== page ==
If you are familiar with using one of their previous MFTs cameras, the G10’s button layout is going to feel logical.
Menus and Modes
The G10 has a two-menu system, made up first of a tabbed infrastructure of menus that can be accessed by pressing the Menu button, which takes you into six separate tabs that let you control various camera functions. Second, there is a Quick Menu, which can be accessed by hitting the dedicated Q.Menu button on the back of the camera. It provides access to things like white balance, ISO, image quality settings, different film modes, etc.
On the mode dial of the G10 there are 13 different options, including:
- Program AE: Shutter speed and aperture are chosen for you, though the G10 has a feature called “Program Shift” that allows the user to change the preset aperture and shutter speed without changing exposure.
- Aperture Priority: User sets aperture value and the camera will adjust shutter speed for exposure.
- Shutter Priority: User sets shutter speed, and the camera finds the perfect aperture for exposure.
- Manual Mode: User sets aperture and shutter speed along with every aspect of control over your exposure.
- Custom Mode: Allows you to make three different custom settings. For example, you can set specific parameters like focusing, WB and film mode by calling up this function.
- Motion Picture Mode: Records video with audio.
- Scene: Six different scene modes, from Baby to Peripheral Defocus, which allows you to get a shallow depth of field on a chosen subject without playing with aperture priority.
- My Color Mode: A color effect option that lets you choose from eight different color modes, including Expressive, Retro, Pure, Elegant, Monochrome, Dynamic Art, Silhouette and Custom, which lets you choose color, brightness and saturation.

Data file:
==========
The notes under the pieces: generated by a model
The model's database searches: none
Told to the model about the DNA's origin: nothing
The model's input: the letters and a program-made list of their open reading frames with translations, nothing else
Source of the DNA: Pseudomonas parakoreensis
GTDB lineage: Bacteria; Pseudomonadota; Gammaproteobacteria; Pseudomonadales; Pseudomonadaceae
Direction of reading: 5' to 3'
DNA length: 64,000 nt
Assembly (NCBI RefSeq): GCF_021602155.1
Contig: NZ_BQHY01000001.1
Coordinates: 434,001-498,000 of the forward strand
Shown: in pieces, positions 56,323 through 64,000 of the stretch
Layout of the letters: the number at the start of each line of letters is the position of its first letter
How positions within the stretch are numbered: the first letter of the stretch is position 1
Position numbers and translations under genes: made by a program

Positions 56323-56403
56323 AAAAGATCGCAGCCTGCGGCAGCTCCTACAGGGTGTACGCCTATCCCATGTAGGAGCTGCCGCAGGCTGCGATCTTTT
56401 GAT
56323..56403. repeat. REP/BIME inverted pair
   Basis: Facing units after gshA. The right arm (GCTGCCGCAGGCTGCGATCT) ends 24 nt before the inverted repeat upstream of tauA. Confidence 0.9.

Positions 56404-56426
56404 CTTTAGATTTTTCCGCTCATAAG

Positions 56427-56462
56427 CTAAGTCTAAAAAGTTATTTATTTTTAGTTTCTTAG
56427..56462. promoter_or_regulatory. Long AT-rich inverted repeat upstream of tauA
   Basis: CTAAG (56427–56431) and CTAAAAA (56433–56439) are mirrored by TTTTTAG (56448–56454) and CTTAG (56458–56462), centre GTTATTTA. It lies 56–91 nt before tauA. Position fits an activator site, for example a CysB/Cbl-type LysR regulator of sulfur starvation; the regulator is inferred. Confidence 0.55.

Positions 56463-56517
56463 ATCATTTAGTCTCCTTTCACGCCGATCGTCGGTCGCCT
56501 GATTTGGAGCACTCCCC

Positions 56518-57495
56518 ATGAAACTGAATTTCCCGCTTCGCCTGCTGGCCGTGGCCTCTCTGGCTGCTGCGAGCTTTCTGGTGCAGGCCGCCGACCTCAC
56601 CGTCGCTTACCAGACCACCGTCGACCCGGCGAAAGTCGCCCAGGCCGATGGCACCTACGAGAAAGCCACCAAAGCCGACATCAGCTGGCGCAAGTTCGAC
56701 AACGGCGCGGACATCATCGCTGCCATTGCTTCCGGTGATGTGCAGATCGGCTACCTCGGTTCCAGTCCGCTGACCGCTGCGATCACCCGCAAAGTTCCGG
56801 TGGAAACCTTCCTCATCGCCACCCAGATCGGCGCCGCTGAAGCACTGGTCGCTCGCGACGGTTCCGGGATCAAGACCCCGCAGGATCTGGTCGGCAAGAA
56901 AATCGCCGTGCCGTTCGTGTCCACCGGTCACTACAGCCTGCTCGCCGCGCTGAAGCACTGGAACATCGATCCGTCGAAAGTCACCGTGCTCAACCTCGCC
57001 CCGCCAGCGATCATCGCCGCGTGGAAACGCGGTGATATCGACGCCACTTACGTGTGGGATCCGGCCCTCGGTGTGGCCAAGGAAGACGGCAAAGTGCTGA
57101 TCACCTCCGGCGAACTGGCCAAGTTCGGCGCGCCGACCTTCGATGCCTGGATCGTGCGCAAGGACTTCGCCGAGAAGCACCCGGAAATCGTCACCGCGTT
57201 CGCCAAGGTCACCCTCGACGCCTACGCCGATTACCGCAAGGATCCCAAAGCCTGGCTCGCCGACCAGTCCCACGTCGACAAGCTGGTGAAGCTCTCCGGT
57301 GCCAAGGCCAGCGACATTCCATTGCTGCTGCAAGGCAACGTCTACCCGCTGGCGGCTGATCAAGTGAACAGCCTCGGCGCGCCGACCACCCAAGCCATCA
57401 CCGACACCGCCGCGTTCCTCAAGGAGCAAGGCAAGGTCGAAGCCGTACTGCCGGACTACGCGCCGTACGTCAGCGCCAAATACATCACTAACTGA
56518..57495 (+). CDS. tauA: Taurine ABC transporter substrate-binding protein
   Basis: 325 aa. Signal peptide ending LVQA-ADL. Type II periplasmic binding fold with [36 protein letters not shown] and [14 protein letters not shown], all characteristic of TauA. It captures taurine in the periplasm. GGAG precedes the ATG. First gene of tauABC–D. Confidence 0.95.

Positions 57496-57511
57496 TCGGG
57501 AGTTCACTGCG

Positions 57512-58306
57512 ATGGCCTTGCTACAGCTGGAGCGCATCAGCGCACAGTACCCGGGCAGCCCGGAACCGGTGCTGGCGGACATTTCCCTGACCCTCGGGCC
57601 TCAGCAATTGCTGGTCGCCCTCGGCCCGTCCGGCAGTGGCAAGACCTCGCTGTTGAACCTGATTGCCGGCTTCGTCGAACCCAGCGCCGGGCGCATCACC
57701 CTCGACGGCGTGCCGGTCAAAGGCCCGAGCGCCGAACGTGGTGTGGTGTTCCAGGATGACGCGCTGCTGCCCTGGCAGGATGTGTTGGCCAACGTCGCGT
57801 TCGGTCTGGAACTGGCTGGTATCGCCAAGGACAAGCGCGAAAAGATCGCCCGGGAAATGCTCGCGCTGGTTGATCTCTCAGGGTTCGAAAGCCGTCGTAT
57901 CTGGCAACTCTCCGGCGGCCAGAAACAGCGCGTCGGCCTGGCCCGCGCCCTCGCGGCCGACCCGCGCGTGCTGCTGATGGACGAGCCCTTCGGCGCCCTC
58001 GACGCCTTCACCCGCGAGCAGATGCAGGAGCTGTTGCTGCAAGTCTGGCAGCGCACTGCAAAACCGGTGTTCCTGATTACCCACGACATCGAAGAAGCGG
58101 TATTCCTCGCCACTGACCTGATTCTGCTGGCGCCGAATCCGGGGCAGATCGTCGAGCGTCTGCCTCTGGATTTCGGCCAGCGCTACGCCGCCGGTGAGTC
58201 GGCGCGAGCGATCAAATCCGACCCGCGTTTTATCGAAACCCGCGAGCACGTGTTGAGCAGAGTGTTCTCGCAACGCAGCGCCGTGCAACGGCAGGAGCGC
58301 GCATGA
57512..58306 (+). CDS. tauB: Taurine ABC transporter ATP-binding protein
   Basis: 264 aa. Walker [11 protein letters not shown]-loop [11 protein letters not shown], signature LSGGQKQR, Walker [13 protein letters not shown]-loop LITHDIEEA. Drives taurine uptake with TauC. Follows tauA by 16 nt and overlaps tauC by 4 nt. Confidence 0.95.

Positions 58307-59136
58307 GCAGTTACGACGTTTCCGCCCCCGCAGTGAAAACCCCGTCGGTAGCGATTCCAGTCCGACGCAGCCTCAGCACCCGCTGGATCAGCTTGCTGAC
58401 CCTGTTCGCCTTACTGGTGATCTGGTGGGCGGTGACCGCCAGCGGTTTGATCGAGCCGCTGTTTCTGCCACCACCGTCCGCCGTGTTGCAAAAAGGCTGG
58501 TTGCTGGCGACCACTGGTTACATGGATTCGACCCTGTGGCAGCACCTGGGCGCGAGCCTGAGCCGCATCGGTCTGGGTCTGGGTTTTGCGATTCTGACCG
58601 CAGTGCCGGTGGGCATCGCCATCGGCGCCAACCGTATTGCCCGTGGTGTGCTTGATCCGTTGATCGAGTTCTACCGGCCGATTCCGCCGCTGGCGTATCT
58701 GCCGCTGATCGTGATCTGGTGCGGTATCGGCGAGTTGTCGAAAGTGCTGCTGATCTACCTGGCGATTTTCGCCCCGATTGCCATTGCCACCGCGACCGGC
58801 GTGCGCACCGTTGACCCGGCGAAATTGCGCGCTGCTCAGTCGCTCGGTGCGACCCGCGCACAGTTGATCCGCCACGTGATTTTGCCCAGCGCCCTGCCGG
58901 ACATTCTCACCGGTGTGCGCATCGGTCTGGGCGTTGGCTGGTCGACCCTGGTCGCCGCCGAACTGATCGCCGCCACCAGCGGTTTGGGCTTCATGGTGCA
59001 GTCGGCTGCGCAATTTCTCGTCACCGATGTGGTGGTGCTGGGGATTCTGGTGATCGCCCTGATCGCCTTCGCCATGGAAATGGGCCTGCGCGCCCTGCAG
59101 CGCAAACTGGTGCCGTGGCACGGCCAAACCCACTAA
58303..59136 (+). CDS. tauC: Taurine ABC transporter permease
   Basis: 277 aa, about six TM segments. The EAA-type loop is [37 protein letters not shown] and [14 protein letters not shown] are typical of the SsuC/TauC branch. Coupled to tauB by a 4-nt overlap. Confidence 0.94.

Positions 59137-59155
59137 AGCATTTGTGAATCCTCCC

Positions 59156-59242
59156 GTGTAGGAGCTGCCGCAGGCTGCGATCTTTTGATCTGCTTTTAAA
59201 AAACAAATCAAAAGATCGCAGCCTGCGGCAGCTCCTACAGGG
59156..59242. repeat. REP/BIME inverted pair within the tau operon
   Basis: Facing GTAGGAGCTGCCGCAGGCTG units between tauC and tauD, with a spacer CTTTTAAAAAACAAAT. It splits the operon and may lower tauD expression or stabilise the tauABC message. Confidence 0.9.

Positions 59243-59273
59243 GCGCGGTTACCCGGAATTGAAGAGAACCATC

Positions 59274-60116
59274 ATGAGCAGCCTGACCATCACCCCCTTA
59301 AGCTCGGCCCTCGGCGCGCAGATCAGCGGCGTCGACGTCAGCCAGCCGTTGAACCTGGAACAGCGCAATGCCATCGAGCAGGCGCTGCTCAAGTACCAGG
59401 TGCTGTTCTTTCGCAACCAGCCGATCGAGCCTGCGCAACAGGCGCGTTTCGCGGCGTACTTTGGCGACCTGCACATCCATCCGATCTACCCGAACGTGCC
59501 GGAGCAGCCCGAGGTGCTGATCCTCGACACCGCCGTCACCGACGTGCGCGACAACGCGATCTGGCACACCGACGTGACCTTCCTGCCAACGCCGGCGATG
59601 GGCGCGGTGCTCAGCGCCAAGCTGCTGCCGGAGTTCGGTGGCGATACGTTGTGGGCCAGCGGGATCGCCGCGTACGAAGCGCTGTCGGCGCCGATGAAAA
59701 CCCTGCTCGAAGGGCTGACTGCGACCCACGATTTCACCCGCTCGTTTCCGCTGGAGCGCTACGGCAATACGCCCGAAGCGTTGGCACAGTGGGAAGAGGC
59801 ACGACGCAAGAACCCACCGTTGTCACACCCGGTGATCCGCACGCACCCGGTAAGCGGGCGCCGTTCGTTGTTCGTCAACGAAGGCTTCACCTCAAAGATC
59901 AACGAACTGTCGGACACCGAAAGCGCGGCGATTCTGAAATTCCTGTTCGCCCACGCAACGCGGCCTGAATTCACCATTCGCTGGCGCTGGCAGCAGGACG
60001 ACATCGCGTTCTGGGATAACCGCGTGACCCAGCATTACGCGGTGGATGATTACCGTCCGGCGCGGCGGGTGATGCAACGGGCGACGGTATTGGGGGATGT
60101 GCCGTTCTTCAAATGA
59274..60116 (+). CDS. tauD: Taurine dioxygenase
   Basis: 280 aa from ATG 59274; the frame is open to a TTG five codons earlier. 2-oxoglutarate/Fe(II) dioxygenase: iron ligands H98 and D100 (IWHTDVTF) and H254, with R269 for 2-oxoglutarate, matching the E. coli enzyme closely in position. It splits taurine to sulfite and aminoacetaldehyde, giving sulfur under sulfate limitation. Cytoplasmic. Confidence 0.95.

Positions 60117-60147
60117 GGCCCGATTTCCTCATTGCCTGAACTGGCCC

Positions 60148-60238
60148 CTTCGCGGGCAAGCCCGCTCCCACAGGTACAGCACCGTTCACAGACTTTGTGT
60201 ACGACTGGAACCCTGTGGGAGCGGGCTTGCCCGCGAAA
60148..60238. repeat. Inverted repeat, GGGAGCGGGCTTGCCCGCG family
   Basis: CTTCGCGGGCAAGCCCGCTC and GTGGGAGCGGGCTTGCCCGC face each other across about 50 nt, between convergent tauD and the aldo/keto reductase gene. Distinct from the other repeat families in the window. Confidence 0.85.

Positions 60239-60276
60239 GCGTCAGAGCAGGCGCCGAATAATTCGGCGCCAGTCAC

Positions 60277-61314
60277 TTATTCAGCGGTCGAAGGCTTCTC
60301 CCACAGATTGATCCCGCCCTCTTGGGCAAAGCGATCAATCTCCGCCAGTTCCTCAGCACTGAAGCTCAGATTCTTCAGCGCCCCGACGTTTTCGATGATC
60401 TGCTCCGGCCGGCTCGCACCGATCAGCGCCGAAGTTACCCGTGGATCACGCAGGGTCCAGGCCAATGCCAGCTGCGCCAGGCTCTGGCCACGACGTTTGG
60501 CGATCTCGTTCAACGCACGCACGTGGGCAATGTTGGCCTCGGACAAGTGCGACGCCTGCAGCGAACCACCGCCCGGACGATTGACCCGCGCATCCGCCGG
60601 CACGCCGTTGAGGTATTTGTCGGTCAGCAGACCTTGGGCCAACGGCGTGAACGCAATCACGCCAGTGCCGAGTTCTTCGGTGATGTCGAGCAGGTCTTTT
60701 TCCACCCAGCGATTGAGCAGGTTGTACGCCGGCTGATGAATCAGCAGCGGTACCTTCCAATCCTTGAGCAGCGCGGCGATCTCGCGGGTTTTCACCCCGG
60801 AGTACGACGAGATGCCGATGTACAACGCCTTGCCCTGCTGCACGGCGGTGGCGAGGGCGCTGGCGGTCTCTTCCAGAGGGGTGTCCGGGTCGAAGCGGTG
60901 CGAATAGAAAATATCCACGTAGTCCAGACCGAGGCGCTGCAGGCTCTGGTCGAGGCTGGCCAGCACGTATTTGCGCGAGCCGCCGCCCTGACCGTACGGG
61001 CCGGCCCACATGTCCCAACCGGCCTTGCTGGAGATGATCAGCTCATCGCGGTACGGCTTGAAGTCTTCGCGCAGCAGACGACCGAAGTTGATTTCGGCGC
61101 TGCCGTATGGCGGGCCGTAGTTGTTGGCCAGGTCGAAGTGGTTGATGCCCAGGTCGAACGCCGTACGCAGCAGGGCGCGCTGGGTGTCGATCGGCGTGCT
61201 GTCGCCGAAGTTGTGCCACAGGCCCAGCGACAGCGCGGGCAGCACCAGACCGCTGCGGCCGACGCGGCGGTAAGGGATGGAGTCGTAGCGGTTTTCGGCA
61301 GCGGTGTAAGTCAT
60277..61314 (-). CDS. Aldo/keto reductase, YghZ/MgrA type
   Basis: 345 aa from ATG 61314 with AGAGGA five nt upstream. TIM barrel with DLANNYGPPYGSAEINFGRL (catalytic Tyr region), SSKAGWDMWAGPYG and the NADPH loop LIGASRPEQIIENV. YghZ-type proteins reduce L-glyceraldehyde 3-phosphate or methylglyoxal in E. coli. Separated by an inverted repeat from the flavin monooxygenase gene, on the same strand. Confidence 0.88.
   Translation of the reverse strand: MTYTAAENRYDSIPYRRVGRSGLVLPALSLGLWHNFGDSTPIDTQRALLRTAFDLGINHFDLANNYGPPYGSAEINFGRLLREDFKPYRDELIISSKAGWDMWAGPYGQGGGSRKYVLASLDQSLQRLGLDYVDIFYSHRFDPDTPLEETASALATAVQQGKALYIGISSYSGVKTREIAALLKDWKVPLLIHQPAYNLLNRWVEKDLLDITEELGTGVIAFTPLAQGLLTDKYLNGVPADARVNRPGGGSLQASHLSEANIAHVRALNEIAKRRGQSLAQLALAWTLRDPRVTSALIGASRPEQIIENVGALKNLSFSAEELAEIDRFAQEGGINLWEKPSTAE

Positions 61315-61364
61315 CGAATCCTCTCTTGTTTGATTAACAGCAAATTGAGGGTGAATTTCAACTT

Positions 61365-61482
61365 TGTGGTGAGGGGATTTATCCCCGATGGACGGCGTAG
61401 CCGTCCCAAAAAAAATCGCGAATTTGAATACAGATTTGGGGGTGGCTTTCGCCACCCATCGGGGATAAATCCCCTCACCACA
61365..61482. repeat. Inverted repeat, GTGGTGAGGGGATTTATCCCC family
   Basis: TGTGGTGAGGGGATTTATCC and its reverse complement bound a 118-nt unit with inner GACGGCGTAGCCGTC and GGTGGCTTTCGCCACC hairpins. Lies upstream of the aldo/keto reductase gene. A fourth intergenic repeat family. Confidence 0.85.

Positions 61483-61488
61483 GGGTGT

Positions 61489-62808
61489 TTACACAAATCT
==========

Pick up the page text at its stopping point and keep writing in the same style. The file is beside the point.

- Portrait: Selects optimum settings for taking portraits.
- Scenery: Best mode for landscapes.
- Sports: The camera opts for a faster continuous shooting mode, with higher ISO and shutter speed settings.
- Close-up: A mode for taking pictures of subjects at close range, great for flowers or small objects.
- Night: The camera gives you the best settings for shooting at night, by adjusting shutter and ISO speeds.
The LCD monitor is a 3.0-inch display, a pretty standard size among both point-and-shoot and DSLR cameras. It has a 460,000-dot resolution with a 100% field of view. The LCD monitor’s playback is quite nice, and gives you a great idea of how images are going to look out of the camera. However, the viewfinder, which is electronic, is slightly smaller in resolution than its predecessors, coming in at 202,000 dots of resolution where the G1’s has 1.44 million dots of resolution. It looks like this is where some of the corners were cut to bring down the price.
The viewfinder leaves a little something to be desired, mostly because it has a lot of lag and doesn’t look great when you are using it. When using the live view LCD, it is fast, but the viewfinder is sluggish. The other pain is that you have to use the LVF/LCD button to switch between the monitor and viewfinder, which is kind of annoying when you want to review images onscreen after you press the shutter. Instead of having it go right to the screen, you review images in the viewfinder, which really isn’t as accurate as the LCD.